Odds against Sandra running for JC mayor
Jul 22, 2012 | 3279 views | 0 0 comments | 7 7 recommendations | email to a friend | print

In a week that saw the opening of an off-track wagering facility in Bayonne, political oddsmakers say that State Sen. Sandra Cunningham will not likely run for Jersey City mayor next year, despite an upcoming rumored meeting between her and her close ally, State Sen. Ray Lesniak.

Some suggest that Jersey City Councilwoman Viola Richardson, who would likely get Cunningham’s support for a mayoral run, may not run for mayor either, but may seek reelection to her at-large council seat.

This, of course, leaves the continuing question of who actually is running. At this point, Jersey City Councilman Steven Fulop has already announced, and it is reported that incumbent Mayor will seek reelection, which would explain his recent visit to a fundraiser for State Sen./Union City Mayor Brian Stack and his continuing close association with Cunningham.

Fulop to date seems to be putting together a ticket of no-name council candidates, which could pose a problem, because he needs his council candidates to help him garner votes in sections of the city where he might not quite have the name recognition as in his own ward.

But there are well-known council people, such as Richardson, Rolando R. Lavarro, Jr., and Nidia Lopez – who might give him significant clout and who made their reputations as independent voters, though they might not always support Fulop’s vision for the city – that he hasn’t approached. If Fulop fails to offer them slots on his ticket, they are likely to run as independents.

To counter this, Fulop appears to be negotiating with state Assemblyman Sean Connors as a possible Ward E council running mate. Connors may be feeling the squeeze from the Healy team and may fear a possible move by Jersey City Councilman Bill Gaughan, who is not seeking reelection to the council, but some claim wants Connors’s assembly seat.

Healy, meanwhile, appears to be building a ticket of well-known, perhaps worn out, reliable loyalists such as Councilman Peter Brennan, Councilman Michael Sottolano, and possibly a return of former Ward C Councilman Steve Lipski.

While Fulop has been seen as the up-and-coming candidate, some believe he is not strong enough to carry a ticket of unknown candidates, and will need to have a mix of knowns and unknowns to make it work. It is also possible that he could win as mayor but not have control of the City Council, although when push comes to shove, Healy looks stronger than he did six months ago, and this may attract serious money for his campaign.

Fulop, Lipski, Connors, and Mike Manzo made an appearance at the Mt. Carmel Feast on Broadway in Jersey City on July 15.

Pick one candidate, please!

Hoboken appears to still have a logjam as opponents of Mayor Dawn Zimmer jockey for position as the single challenger for next May.

Insiders say that the big-money people may not be willing to invest in an opposition ticket unless a single candidate is selected.

At this point, anybody and everybody is a possible candidate, even the most unlikely 4th Ward Councilman Tim Occhipinti. But the most serious contenders are Assemblyman Ruben Ramos and former School Board President Frank Raia.

Raia appears to have the support of Councilwoman Beth Mason, whom he befriended during Occhipinti’s victory over former Councilman Michael Lenz two years ago. This poses a problem for Councilman Michael Russo, whose support is being courted by Ramos and by his relative, Councilwoman Theresa Castellano, yet another possible mayoral candidate.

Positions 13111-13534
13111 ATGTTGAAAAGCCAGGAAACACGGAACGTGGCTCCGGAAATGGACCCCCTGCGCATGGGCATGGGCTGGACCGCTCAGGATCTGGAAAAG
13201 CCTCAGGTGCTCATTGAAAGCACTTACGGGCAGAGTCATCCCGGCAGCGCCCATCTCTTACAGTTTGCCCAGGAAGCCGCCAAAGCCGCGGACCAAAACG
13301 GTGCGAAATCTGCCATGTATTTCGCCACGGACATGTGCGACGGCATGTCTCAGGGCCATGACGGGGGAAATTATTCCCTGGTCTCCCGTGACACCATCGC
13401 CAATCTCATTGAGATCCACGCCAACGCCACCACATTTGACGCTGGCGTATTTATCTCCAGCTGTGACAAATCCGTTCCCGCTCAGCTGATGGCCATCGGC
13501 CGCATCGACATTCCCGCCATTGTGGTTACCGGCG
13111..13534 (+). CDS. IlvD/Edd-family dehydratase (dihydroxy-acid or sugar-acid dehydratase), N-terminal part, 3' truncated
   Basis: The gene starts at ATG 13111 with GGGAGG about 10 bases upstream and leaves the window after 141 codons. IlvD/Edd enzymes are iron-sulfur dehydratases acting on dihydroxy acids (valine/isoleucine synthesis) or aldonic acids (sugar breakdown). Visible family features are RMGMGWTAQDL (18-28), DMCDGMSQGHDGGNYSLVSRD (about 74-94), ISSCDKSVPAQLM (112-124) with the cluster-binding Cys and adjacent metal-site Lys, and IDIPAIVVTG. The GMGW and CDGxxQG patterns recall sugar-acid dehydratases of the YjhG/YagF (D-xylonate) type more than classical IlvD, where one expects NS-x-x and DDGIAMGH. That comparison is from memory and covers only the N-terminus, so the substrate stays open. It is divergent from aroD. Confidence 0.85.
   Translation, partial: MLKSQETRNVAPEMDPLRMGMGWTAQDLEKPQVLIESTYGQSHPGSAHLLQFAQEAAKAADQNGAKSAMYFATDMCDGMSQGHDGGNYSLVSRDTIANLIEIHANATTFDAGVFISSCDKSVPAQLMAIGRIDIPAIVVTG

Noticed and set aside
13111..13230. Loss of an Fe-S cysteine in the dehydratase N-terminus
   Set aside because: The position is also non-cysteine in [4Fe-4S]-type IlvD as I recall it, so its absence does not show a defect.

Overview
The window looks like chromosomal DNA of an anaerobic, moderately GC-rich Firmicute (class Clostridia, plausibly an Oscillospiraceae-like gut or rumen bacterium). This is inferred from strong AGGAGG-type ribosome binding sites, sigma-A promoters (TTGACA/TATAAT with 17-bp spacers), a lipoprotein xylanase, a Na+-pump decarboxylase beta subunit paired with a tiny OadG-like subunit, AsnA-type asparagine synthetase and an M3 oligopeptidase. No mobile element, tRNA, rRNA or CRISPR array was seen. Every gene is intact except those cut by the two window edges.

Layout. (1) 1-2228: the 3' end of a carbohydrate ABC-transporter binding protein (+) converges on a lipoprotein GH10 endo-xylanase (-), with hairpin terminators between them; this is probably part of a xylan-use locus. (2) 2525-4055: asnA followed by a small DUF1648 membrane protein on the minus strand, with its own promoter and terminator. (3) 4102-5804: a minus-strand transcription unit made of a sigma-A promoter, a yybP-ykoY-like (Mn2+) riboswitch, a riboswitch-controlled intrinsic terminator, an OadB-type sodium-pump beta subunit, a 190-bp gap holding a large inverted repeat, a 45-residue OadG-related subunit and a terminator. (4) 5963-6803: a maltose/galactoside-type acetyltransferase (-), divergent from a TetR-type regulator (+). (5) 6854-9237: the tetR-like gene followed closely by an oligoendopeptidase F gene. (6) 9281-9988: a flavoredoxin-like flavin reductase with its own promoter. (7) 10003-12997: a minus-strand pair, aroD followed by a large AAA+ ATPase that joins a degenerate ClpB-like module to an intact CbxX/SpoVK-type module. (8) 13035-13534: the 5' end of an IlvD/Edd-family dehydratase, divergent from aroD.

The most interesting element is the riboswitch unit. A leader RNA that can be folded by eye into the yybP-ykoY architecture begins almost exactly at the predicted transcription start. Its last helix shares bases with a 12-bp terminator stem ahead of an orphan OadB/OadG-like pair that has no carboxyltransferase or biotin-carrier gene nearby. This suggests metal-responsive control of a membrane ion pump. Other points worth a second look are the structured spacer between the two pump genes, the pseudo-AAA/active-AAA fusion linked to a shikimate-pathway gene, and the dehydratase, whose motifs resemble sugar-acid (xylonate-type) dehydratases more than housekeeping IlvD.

With Raia’s and Mason’s combined money, Raia may be the front runner, although some believe he could be a hard sell to the public since he doesn’t frequently make public appearances. Although his annual summer party was well-attended – including a visit by U.S. Sen. Robert Menendez – Raia drags a lot of baggage coming into any race for mayor. His status as a developer will make him an easy target for Zimmer supporters.

Raia also did not exactly exude confidence among some when he kept calling Menendez “Congressman” instead of Senator.

But opponents appear to be divided over taking a poll to see which candidate might stack up best against Zimmer.

“She can be beaten,” one political observer said. “But everybody has to be behind one candidate, and that has to be right candidate.”

Raia might be able to play down his role as developer, but he will also have to make other changes.

“He has to shed some of his closest cronies,” this observer said.

Most agree that to win against Zimmer, a candidate will have to draw from both old and newcomers in Hoboken, and some are not confident Raia can do that.

But there has been very little serious discussion about a consensus candidate, and it is unlikely the anti-Zimmer forces will meet in earnest until after Labor Day.

Mayoral candidates in possible WNY recall?

West New York remains a question mark until after Labor Day as well, when some believe Mayor Dr. Felix Roque and his son will be indicted for allegedly hacking into the website of his political opponents. They have already been arrested, but not indicted.

An indictment could fuel a recall against Roque, but as in Hoboken, Roque would likely be opposed by several candidates dividing the opposition vote. Commissioner Count Wiley has already declared for mayor. Some believe behind-the-scenes power brokers who helped get Roque elected in the first place would likely back Commissioner Caridad Rodriguez instead.

If Roque steps town as a result of the indictment (an unlikely scenario) then the race would be wide open and could draw other candidates.

Most believe Roque will not step down unless he is convicted, and it is possible that he can be exonerated, which would make him even more powerful politically.

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